I have two polygons, where the smaller is completed contained within the larger. These polygons cover a large portion of North America. Here I create them using a bounding box in 4326.

#create two polygons
b1 <- sf::st_bbox(c(xmin = -170, ymin = 23, xmax = -50, ymax = 80), crs = 4326) %>% 
b2 <- sf::st_bbox(c(xmin = -160, ymin = 26, xmax = -80, ymax = 60), crs = 4326) %>% 

#plot polygons (4236)
plot(b1, col = 'red')
plot(b2, col = 'yellow', add = TRUE)

enter image description here

We can also visualize in Google Earth.

enter image description here

When I reproject these polygons (sinusoidal projection), however, the smaller is no longer completely contained within the larger.

Why is this?

I assume this has to do with the properties of the projection, but don't fully understand. I would have thought that a polygon contained within a larger polygon would need to stay contained within that polygon regardless of any transformations that are applied.

Apparently not though?

Note I also checked this in QGIS to make sure this isn't some sort of coding/software issue.

#repoject to MODIS sinusoidal projection
PROJ <- '+proj=sinu +lon_0=0 +x_0=0 +y_0=0 +R=6371007.181 +units=m +no_defs'
b1_tr <- sf::st_transform(b1, crs = PROJ)
b2_tr <- sf::st_transform(b2, crs = PROJ)

#plot reprojected polygons
plot(b1_tr, col = 'red')
plot(b2_tr, col = 'yellow', add = TRUE)

Note how the yellow polygon is no longer completely inside the red polygon.

enter image description here

No such weirdness applies to rasters though (that have the same extent as the polygons) that are reprojected. The yellow raster is completely contained within the red raster. See below for rasters in 4326 and Sinusoidal.

#create rasters with same extent as polygons
r1 <- terra::rast(matrix(1, nrow = 100, ncol = 100))
terra::crs(r1) <- "epsg:4326"
terra::ext(r1) <- c(-170, -50, 23, 80)
r2 <- terra::rast(matrix(2, nrow = 100, ncol = 100))
terra::crs(r2) <- "epsg:4326"
terra::ext(r2) <- c(-160, -80, 26, 60)

#plot rasters (4326)
plot(r1, col = 'red')
plot(r2, col = 'yellow', add = TRUE, axes = FALSE)

enter image description here

#repoject to MODIS sinusoidal projection
r1_tr <- terra::project(r1, PROJ)
r2_tr <- terra::project(r2, PROJ)

#plot reprojected polygons
plot(r1_tr, col = 'red')
plot(r2_tr, col = 'yellow', add = TRUE, axes = FALSE)

enter image description here

My take away from this is not to reproject vector files that cover a large spatial area, which makes me somewhat uneasy!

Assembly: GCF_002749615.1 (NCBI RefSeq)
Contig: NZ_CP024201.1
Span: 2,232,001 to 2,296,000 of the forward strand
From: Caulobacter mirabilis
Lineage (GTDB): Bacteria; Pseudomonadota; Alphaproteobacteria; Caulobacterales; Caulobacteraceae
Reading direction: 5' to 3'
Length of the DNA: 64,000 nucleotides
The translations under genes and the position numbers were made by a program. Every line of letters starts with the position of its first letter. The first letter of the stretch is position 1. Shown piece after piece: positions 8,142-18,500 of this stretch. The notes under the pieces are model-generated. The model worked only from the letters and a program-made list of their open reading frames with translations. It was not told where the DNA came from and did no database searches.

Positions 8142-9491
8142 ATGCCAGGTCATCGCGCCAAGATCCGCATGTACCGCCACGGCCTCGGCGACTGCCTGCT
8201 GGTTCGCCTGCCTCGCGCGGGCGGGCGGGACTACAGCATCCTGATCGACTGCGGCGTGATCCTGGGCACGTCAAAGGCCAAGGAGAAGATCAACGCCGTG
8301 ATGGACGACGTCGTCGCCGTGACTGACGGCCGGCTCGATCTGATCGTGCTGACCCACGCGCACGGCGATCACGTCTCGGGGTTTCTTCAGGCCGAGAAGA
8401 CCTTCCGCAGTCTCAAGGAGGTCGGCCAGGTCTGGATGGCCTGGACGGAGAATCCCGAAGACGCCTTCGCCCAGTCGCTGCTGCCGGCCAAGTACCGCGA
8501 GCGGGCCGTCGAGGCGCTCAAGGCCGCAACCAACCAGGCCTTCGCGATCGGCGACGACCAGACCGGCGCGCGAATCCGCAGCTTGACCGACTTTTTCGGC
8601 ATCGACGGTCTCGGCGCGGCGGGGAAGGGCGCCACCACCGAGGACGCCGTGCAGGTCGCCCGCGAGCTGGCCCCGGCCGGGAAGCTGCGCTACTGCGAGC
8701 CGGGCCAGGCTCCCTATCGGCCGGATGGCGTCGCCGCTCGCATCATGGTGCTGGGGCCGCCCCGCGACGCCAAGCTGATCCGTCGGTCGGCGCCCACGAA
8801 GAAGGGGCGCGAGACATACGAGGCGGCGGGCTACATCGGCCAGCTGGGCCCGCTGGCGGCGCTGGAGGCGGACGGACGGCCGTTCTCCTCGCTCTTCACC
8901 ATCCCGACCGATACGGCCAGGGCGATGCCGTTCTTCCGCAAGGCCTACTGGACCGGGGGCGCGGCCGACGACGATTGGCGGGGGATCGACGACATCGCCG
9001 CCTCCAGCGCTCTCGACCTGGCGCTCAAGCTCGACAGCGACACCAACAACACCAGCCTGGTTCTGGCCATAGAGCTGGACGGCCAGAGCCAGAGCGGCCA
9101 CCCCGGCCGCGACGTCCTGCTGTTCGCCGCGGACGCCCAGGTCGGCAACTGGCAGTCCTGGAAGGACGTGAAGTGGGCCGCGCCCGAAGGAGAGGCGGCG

• The sinusoidal projection is a pseudocylindrical equal-area projection displaying all parallels and the central meridian at true scale. see the deformation en.wikipedia.org/wiki/Sinusoidal_projection
    – Mapperz
    Jun 7, 2023 at 20:07
  • Thanks. I get that it's going to be distorted, but I don't understand why the two polygons would be distorted differently. If they were distorted the same, the yellow would still be within the red, right? Particularly since the rasters are distorted the same. Does this have to do with some area preservation?
    – Caseyy
    Jun 7, 2023 at 20:12
  • 2
    Densify your polygons before reprojecting. If only the corner coordinates are reprojected and connected with straight lines the result is not correct.
    – user30184
    Jun 7, 2023 at 20:36
  • 3
    Ah, right. The straight lines drawn between the vertices are missing the "bulge" that occurs between the vertices because of the transformation. Thank you!
    – Caseyy
    Jun 7, 2023 at 20:40

1 Answer 1


As user30184 pointed out, this behavior is due to the fact that only the vertices were transformed. A straight line was then drawn between the transformed vertices when in reality the line should not be straight. By densifying the line (i.e., adding extra vertices), the curvature of the polygon is apparent (as in the raster example) and the yellow polygon is contained within the red polygon. This can be done using the smoothr package in R (probably among other methods).

b1_tr_den <- smoothr::densify(b1, n = 1000) %>%
  sf::st_transform(crs = PROJ)
b2_tr_den <- smoothr::densify(b2, n = 1000) %>%
  sf::st_transform(crs = PROJ)

#plot reprojected polygons after densifying
plot(b1_tr_den, col = 'red')
plot(b2_tr_den, col = 'yellow', add = TRUE)

enter image description here

Your Answer

By clicking “Post Your Answer”, you agree to our terms of service and acknowledge you have read our privacy policy.

Not the answer you're looking for? Browse other questions tagged or ask your own question.